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  #1  
April 30th, 2011, 11:46 AM
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I've agreed to accompany my MIL for a mother-daughter mother's day luncheon at her church. I'll be bringing my DD along as well. She knows my beliefs and I know that I will be respectful of everyone in attendance as well however I haven't stepped foot in a church in over 14 years. I don't know what religion she is exactly other than christian of some sort. From my understanding her congregation is small, about 45 people but I assume this event will be quite large. I realize I'm putting myself in an awkward position and I don't have to necessarily to go but I'm trying to be a good DIL. I'm a tad bit nervous that I may have to be not-so-nice and put someone in their place; I mean while I can be tolerant and respectful of most things I will not be able to continually bite my tongue regarding my DD. My DD does "believe" in god in that she goes along with what DH does in terms of praying and MIL keeps giving her religious children's books and sadly she **** near worships what my MIL says/does. Thankfully she is smart enough to know that the bible is a work of fiction but she is only 7 so impressionable she is. Thoughts?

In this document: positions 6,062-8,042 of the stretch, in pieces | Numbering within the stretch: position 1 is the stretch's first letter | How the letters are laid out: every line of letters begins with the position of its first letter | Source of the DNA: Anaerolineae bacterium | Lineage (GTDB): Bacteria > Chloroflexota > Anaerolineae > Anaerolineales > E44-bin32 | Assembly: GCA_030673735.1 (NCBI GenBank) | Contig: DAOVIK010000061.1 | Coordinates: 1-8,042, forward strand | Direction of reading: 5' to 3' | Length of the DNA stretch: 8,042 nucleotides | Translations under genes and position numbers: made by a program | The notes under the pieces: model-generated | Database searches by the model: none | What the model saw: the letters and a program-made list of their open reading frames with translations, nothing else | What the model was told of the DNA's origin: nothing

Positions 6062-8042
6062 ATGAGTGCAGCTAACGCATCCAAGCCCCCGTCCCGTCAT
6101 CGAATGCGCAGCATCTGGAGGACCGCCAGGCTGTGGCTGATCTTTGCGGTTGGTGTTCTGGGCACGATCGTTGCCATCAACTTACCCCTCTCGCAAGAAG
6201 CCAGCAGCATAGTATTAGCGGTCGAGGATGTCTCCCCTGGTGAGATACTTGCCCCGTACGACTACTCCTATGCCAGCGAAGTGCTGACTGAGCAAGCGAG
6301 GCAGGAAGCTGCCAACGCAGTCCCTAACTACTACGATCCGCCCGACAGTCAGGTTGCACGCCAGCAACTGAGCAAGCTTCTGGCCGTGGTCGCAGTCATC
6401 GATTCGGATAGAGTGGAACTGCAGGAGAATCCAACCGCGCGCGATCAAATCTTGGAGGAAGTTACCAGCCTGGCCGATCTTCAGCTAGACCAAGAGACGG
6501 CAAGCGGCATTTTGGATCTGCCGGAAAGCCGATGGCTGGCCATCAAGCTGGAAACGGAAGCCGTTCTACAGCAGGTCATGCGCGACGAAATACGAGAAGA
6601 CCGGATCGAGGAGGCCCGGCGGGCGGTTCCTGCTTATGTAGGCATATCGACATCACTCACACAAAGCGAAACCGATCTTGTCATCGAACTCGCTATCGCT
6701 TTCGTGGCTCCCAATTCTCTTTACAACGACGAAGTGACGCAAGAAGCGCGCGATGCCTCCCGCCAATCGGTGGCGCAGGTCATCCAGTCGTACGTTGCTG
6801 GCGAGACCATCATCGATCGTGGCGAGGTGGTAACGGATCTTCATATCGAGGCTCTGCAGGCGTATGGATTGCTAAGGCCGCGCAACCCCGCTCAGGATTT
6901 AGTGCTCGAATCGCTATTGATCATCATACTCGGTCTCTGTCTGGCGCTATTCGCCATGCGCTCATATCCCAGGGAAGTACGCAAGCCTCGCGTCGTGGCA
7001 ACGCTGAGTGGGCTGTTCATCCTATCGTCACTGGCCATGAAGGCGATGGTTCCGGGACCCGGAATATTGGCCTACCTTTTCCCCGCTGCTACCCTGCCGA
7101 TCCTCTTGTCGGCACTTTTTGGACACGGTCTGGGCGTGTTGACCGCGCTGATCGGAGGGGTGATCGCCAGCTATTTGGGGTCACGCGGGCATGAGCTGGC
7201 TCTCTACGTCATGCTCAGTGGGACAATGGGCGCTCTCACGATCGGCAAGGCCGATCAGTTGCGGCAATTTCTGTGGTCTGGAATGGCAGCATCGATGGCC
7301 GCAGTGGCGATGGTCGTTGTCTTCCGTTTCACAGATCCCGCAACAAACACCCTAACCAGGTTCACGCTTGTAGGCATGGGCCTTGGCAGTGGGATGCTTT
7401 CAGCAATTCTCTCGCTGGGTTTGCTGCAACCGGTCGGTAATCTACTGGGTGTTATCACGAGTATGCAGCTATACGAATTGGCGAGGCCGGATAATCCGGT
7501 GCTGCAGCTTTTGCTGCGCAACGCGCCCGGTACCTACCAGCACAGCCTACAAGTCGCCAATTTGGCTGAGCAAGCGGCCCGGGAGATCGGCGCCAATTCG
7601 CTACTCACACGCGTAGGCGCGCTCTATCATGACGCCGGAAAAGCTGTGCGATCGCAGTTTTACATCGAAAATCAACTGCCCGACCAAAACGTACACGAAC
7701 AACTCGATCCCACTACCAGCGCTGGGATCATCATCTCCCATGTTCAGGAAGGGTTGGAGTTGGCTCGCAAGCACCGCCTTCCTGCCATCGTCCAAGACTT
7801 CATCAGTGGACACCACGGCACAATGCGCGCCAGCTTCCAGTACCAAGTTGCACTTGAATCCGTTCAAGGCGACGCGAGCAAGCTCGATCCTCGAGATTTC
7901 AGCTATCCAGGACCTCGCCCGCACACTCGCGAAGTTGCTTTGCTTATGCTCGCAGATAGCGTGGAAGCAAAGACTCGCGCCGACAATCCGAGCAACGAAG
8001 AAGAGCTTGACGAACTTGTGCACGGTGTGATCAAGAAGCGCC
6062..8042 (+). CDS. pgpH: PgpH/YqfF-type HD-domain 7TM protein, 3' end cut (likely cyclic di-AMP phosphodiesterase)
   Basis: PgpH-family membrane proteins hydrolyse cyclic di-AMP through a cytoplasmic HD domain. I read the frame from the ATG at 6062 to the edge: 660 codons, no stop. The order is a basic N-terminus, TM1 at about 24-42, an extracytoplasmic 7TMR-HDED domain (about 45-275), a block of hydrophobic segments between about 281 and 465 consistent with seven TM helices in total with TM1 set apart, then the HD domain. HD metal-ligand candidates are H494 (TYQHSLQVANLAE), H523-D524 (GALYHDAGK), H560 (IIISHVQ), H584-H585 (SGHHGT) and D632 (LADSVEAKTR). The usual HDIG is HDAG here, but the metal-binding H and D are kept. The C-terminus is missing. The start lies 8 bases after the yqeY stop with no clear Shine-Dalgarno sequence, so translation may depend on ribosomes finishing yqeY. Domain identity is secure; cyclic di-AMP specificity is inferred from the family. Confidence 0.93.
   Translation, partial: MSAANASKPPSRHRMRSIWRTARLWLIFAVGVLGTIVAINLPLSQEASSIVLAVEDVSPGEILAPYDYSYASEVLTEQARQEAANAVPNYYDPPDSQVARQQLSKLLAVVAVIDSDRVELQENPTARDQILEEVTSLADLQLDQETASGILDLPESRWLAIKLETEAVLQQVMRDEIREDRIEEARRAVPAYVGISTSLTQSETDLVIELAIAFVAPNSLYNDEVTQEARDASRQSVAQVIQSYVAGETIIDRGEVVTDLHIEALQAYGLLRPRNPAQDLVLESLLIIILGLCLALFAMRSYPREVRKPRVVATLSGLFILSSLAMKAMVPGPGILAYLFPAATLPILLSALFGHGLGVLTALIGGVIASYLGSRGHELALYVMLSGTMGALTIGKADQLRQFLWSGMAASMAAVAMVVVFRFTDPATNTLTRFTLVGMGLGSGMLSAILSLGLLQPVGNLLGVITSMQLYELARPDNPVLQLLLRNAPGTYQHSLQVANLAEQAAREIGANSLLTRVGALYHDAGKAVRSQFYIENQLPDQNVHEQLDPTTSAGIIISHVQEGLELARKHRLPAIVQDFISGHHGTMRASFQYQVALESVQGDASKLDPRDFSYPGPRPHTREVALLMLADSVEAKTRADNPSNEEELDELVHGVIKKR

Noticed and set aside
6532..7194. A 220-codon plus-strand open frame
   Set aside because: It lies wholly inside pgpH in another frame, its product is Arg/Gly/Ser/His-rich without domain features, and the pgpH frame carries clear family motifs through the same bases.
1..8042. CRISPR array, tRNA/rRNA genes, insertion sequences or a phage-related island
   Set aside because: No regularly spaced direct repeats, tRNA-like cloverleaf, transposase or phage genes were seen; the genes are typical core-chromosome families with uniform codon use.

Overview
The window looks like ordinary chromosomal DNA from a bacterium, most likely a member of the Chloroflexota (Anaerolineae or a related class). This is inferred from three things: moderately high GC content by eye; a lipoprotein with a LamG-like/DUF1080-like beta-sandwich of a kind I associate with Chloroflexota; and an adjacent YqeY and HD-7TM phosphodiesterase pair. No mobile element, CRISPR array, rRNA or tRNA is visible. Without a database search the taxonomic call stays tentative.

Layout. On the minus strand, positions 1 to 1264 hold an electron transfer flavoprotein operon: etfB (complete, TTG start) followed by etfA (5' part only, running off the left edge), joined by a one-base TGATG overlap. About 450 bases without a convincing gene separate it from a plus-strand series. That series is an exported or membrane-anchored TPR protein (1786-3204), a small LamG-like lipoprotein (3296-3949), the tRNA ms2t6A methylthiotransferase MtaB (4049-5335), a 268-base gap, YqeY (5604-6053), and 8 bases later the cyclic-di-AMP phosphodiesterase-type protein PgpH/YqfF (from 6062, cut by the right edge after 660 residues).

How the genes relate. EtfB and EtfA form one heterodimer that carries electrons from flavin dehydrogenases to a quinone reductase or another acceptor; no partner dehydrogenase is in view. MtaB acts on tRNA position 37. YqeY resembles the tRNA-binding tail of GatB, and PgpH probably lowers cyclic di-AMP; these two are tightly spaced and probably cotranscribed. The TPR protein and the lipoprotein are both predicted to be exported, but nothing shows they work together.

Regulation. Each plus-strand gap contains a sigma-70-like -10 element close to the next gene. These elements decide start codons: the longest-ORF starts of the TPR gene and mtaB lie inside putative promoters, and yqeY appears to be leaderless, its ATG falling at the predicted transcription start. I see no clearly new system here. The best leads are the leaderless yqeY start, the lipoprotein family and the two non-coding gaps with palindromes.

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  #2  
April 30th, 2011, 02:55 PM
Zanahoria's Avatar Mega Super Mommy
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I wouldn't worry too much about it. I remember occasionally going to church with my grandparents as a kid, and it never converted me. I never even paid attention to or really understood what was being said. All I could think about was when would the service finally be over so I can go play in the awesome playroom they had.
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  #3  
April 30th, 2011, 04:09 PM
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From what I know there shouldn't be any preaching or true service and if it turns to that I will respectfully decline and will leave. I don't mind a prayer before the meal if they feel it's needed but I am hoping my DD doesn't become enamoured with the whole practice of church because I will NOT be taking her, that's DH's job seeing as he's the religious one.